Nothing came easy for Andrew McFadden during his seven-year, 100-game first grade playing career.
The 36-year-old Warriors coach admits playing for Canberra, Parramatta, and Melbourne was no fairytale ride and nothing came without constant hard work and dedication.
Experiencing the rollercoaster ride of an NRL career has shaped McFadden's approach to coaching and given him the ability to relate to and mentor many of the Warriors' young stars.
"My experiences as a player have definitely helped me to be the coach that I am. I wasn't one of those guys that everything happened easily for.
"Especially in first grade, I had to really work hard at my game and I probably didn't reach any great heights as a player. I struggled with a lot of the things these players struggle with now," McFadden said.
"I'm fully aware of the pressures and expectation of a first-grade footballer and that helps me deal with those younger players."
Coming through the Raiders system as a promising junior during the Green Machine's glory days, McFadden found himself battling to fulfil expectations once he was thrust into first grade in 1997, as a replacement for halfback Ricky Stuart.
Playing alongside five-eighth Laurie Daley was a dream come true but trying to live up to the standards set by his new halves partner and other legends like Bradley Clyde, Brett Mullins and then-coach Mal Meninga, was a constant struggle.
"I remember playing with Laurie after he'd played with Ricky for 10 years or so. Ricky used to be able to throw the ball 30m across the field and I could barely pass left to right.
"I remember the pressure of just trying to get the ball to Laurie and I also remember those eyes when you didn't.
He used to have a very deathly stare if you made a mistake."
Overseeing Warriors halfback Shaun Johnson's development brings back many memories for McFadden, and while he demands excellence and consistency from the 23-year-old playmaker and the team's other young guns, he is patient and sympathetic to their situation.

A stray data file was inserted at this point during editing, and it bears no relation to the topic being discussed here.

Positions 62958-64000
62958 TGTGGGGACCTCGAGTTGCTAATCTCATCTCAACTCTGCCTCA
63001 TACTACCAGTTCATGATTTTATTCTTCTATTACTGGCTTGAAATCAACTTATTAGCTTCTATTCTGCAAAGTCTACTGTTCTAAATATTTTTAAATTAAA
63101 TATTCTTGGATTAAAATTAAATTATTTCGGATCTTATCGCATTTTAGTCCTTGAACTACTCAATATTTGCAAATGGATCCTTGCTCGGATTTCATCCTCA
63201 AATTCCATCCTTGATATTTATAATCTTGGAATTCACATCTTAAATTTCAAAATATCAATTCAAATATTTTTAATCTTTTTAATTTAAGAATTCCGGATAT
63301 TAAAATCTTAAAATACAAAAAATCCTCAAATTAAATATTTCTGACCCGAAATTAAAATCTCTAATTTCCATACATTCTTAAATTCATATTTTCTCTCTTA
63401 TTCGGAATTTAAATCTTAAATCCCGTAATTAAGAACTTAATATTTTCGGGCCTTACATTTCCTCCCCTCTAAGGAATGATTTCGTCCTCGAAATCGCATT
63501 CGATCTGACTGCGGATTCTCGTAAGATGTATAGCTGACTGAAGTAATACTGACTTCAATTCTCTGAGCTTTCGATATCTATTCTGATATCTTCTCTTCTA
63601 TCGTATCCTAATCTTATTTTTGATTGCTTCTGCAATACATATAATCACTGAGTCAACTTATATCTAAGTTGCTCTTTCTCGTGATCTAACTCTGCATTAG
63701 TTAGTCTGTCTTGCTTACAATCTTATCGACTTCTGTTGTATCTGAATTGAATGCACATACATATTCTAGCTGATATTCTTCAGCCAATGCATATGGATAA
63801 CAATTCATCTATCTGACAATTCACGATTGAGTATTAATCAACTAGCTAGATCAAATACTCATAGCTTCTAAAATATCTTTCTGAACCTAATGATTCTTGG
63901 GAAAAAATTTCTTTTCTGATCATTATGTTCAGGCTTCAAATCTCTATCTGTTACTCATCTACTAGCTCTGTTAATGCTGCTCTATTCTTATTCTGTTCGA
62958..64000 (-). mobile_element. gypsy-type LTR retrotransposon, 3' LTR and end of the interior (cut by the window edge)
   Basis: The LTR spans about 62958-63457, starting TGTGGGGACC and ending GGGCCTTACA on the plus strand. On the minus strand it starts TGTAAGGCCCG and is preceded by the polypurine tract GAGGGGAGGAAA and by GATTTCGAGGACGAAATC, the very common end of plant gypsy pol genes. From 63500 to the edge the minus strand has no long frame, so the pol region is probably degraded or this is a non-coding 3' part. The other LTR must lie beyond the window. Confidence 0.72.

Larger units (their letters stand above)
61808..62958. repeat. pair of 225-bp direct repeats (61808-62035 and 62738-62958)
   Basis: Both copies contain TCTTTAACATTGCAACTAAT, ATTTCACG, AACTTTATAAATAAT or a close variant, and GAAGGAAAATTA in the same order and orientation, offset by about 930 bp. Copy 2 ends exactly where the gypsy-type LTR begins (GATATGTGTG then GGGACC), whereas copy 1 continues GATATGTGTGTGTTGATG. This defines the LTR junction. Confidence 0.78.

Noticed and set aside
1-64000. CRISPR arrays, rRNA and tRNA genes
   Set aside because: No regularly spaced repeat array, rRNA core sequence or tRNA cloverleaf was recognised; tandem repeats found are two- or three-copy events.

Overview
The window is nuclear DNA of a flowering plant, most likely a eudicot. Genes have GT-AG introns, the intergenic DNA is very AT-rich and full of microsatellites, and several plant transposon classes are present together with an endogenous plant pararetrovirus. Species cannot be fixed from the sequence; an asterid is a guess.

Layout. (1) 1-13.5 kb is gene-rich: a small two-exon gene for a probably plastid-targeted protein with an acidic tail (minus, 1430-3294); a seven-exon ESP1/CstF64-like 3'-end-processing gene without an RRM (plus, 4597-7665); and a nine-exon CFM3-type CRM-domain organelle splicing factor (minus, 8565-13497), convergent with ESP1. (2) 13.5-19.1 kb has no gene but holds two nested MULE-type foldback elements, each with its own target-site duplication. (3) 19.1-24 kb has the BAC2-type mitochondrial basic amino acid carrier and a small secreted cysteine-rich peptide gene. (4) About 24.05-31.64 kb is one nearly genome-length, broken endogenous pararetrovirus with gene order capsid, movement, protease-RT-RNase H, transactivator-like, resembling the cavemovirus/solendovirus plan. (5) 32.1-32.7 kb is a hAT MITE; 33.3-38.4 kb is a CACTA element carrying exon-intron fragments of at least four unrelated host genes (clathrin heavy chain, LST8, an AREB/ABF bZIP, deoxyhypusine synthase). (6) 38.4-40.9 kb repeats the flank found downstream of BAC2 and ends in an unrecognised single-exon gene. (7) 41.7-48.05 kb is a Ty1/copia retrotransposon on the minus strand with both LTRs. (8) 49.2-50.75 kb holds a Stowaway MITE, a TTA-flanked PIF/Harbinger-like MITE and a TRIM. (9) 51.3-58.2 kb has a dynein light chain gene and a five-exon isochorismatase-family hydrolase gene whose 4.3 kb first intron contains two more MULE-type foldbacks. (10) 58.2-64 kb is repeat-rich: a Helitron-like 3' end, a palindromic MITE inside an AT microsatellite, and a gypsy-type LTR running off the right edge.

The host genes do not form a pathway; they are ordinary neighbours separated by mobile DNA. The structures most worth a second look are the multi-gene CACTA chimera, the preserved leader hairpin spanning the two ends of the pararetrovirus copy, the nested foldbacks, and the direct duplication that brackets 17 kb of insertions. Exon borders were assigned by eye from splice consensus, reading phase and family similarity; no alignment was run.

"They play a man's game but a lot of these guys are very young in their maturity levels and it's not easy. It's a very tough and even competition and the expectation is very high.
"Most games are decided by small margins so being at your best is critical every week and that's the hardest thing to do. And for these young players it is a struggle for them all the time and something that is part of coaching and something we put a lot of time into."
Johnson has been at the forefront of the team's improving form over the past two months (four wins, four losses), which also coincided with McFadden's appointment as head coach, after taking the reins from Matt Elliott back in round six.
Johnson's scintillating ability in attack is now matched by a steely determination in defence, which wasn't always the case.
"The World Cup at the end of the year was a real turning point for Shaun. He came back in the pre-season and really worked hard on his deficiencies.
"He knew he had a weakness and he's really been working hard on it, and you can see the results of that. He's a reflection of the group, everyone needs to be better. He's got a lot more improvement to go and that's kind of scary."
Despite last Saturday's disappointing loss to South Sydney, McFadden is adamant the side is headed in the right direction and is looking forward to them making further progress after this weekend's bye.
"We're certainly very confident in our game still. That's not going to dishearten us. We know we've let an opportunity slip but I think the toughness in the group is definitely improving."